Archangel Protocol Brings Angels to

In the cyber-novel Archangel Protocol, Twin Cities writer Lyda Morehouse sets a religious quest in a science fiction background, with some interesting results. We're in a New York City of the near future, whose denizens spend much of their time on-line in an ultimate internet ("the LINK") controlled by the government. No need to fire up the PC here--surgical implants allow you to be wired in 24-7, and navigate by mere thought. And most New Yorkers choose to spend their time in the chatrooms and entertainment venues on the LINK, probably because a recent war turned much of their city into glass, and the streets are haunted by mutants and mafioso. Typical cyber-novel fare. Except for the angelic visitations. They've been witnessed by millions of LINK viewers, who not only saw the angels in cyberspace, but felt them. This is very troubling to agnostics and other religious doubters, among them our hero, Deidre McMannus.

Deidre is an ex-cop and wire junkie who, having run afoul the her old employers, has started her own detective agency. The book opens when a mysterious (and handsome) man named Michael visits her run-down office. The scene smacks over-much of Sam Spade and Perry Mason, right down to the name on the frosted glass of the door, but fortunately for us our heroine soon leaves her office and the detective schlock behind. Michael, as it turns out, is the actual archangel Michael, and he wants Deidre to help him expose the LINK angels for what they are--a hoax being perpetrated by someone with dark intentions.

Those who might be involved in the hoax include Mouse (a superhacker with his own internet), Deidre's old partner Daniel (in jail for assassinating the Pope), right-wing religious politician Letourneau (who has never been seen outside of cyberspace) and another angel--a trouble-maker named Morningstar (a.k.a. Lucifer). In between brief bouts of action, such as Deidre's escape from police headquarters, Archangel Protocol explores the nature of faith, divine intention, and the human penchant for seeing the world in totalitarian black and white. It also contains a subtle warning against addiction to the escapist worlds of cyberspace.

One thing I liked about this book is how Morehouse weaves articles from our current civilization into her near-future setting. And they are important to Deidre who, cut off by the government from the all-important LINK, uses them to keep her sanity:

I thought I'd get used to the emptiness in my head, but I didn't. I think that's part of why I loved this office. With the squeaky chair, the creaking hardwood, rattling windows, clanking of the radiator, and all the other tenants' muffled noises, it was never truly quiet here.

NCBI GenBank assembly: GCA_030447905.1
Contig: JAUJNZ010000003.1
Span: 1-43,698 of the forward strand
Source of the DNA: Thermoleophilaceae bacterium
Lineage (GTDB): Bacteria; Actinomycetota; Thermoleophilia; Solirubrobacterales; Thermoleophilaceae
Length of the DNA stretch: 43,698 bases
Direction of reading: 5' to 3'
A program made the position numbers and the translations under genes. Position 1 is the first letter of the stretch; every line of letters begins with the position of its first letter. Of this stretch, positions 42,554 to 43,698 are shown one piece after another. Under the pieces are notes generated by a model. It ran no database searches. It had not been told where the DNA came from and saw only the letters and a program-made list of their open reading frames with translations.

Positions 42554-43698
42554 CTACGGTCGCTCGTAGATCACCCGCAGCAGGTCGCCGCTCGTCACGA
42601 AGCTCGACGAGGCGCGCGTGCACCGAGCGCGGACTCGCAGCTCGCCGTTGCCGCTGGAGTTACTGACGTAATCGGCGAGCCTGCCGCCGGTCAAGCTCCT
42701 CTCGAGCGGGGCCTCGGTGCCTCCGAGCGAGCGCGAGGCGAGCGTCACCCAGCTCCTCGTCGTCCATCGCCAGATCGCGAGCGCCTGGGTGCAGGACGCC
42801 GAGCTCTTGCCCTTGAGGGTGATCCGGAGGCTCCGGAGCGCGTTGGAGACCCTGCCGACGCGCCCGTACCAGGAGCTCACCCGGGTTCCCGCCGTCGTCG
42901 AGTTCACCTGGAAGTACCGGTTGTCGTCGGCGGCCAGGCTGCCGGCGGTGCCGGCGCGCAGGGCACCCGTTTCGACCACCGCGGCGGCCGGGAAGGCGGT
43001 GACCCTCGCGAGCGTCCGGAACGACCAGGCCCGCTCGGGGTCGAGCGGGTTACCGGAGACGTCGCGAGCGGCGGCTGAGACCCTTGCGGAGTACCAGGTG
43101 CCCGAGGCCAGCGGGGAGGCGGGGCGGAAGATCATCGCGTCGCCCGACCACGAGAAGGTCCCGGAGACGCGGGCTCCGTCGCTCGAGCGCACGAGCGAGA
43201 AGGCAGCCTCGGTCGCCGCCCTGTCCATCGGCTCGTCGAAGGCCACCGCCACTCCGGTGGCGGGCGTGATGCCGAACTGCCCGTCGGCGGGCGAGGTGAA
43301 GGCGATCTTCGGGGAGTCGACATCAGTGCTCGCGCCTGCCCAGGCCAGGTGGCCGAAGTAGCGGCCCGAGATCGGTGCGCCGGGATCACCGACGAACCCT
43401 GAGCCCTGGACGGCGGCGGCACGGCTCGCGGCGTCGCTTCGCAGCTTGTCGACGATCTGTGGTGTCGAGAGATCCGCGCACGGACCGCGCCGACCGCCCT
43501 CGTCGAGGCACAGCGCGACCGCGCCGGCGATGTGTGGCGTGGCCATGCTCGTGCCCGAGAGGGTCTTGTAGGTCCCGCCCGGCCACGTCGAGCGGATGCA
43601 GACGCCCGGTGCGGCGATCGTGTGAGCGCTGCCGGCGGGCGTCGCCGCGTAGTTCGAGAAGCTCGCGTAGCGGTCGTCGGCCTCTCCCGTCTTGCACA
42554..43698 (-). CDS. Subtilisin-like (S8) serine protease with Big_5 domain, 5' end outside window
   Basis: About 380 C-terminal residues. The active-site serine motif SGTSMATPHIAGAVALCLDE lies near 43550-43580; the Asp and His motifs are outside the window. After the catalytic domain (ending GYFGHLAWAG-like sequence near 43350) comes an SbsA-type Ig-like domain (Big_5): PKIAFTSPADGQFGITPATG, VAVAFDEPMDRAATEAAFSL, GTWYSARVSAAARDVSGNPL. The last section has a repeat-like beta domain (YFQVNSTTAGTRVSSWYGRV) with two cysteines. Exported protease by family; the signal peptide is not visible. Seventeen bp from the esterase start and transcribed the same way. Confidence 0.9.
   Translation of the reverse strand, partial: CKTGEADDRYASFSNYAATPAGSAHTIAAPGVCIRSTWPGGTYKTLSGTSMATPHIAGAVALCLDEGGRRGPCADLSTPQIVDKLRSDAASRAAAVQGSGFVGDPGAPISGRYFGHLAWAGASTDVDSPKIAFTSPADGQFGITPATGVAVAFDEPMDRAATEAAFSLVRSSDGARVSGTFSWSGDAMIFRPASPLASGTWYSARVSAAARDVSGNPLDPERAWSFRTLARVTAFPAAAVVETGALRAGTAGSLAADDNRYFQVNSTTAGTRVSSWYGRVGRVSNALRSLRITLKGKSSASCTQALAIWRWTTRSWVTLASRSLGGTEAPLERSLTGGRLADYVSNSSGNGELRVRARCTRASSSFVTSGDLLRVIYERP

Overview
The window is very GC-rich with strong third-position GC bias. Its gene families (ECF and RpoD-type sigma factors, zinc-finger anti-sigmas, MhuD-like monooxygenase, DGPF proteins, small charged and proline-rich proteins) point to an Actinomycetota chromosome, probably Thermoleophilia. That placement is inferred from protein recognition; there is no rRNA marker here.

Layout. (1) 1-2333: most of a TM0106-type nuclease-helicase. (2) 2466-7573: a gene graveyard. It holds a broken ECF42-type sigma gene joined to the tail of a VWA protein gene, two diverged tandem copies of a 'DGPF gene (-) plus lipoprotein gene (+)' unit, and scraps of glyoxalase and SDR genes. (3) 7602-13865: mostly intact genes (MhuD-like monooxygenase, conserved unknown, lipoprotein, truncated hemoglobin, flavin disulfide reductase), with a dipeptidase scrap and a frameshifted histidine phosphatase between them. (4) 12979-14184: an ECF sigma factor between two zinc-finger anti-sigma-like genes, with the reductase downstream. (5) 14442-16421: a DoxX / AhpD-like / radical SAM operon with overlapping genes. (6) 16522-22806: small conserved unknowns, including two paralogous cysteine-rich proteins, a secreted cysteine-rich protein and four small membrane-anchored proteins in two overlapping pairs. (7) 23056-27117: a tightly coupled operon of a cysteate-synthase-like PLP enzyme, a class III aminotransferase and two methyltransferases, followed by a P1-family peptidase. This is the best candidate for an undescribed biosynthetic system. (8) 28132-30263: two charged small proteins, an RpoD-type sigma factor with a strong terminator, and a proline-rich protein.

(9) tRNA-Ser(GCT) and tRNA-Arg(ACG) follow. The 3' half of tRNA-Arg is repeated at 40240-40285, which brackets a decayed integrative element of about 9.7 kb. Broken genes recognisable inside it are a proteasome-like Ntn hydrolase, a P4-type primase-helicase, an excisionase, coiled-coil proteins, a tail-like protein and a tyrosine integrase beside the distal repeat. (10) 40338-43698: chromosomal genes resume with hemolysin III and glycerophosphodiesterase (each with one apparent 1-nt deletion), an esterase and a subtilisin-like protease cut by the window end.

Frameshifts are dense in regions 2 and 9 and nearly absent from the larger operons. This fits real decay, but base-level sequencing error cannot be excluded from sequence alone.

Sometime in the last hour it started raining. I strolled over to the window, my stocking feet sliding across the hardwood. The office was dark except for the clip-on desk lamp that hung precariously over the monitor.

And Morehouse also puts in tidbits that hearken back to current computer technology: she breaks into Mouse's domain using FTP, and things are described as being "blue-screen blue" (perhaps inspired by the Windows NT `blue screen of death'?). Science fiction writers are great at dreaming up new worlds and technologies; they are less adept at revealing old ones that are still living on--yet this is how our world really is, one century laid over another. The future will contain plenty of traces of the past, and Morehouse deserves credit for recognizing this.

I liked other aspects of the novel less well. The narrative is rather clumsy, as Deidre moves here and there quite randomly, bumbling into angels, FBI agents, and clues. And she spends much of the novel in the company of a Jewish rebel group called the Malachim, who do not seem to have any reason for being in the book. Some implausibilities also present themselves. For example, Deidre is a LINK celebrity and close friend of Mouse, a hacker of international importance--yet she's also a broke, small-time detective, barely able to pay rent. And, even though we readers realize Michael is a real angel by page 50, it takes our heroine most of the book to admit it to herself.

Still, Morehouse has important things to say, and she's not afraid of introducing grand themes. Deidre, our good natured `everywoman', is at heart a pessimist, and finds it much easier to believe in evil than good. When she is confronted by the latter in supernatural form, she's not willing to believe it, perhaps more afraid of a world run by divine intention than chaos itself:

Used by God. I let the words penetrate me, fill me. Air left my lungs in a long, emptying sigh. From the moment I forced myself to realize that Michael was an angel, I'd feared this revelation. Pressing my forehead against the knuckles of my hand, I leaned heavily into the desk. Everything was out of my control; my whole life was reduced to being a pawn in some cosmic game.

Perhaps not on the level of Tolstoy or André Gide, but it's refreshing to read a book that considers these questions. And it does so in a very ordinary, sensual way (ladies--ever done it with an angel before?). In the end I found Archangel Protocol to be a sort of cross between Gibson's Neuromancer and Atwood's A Handmaid's Tale. It's a promising first novel for Morehouse, and an interesting variation on the cyberpunk theme.

- Joel Van Valin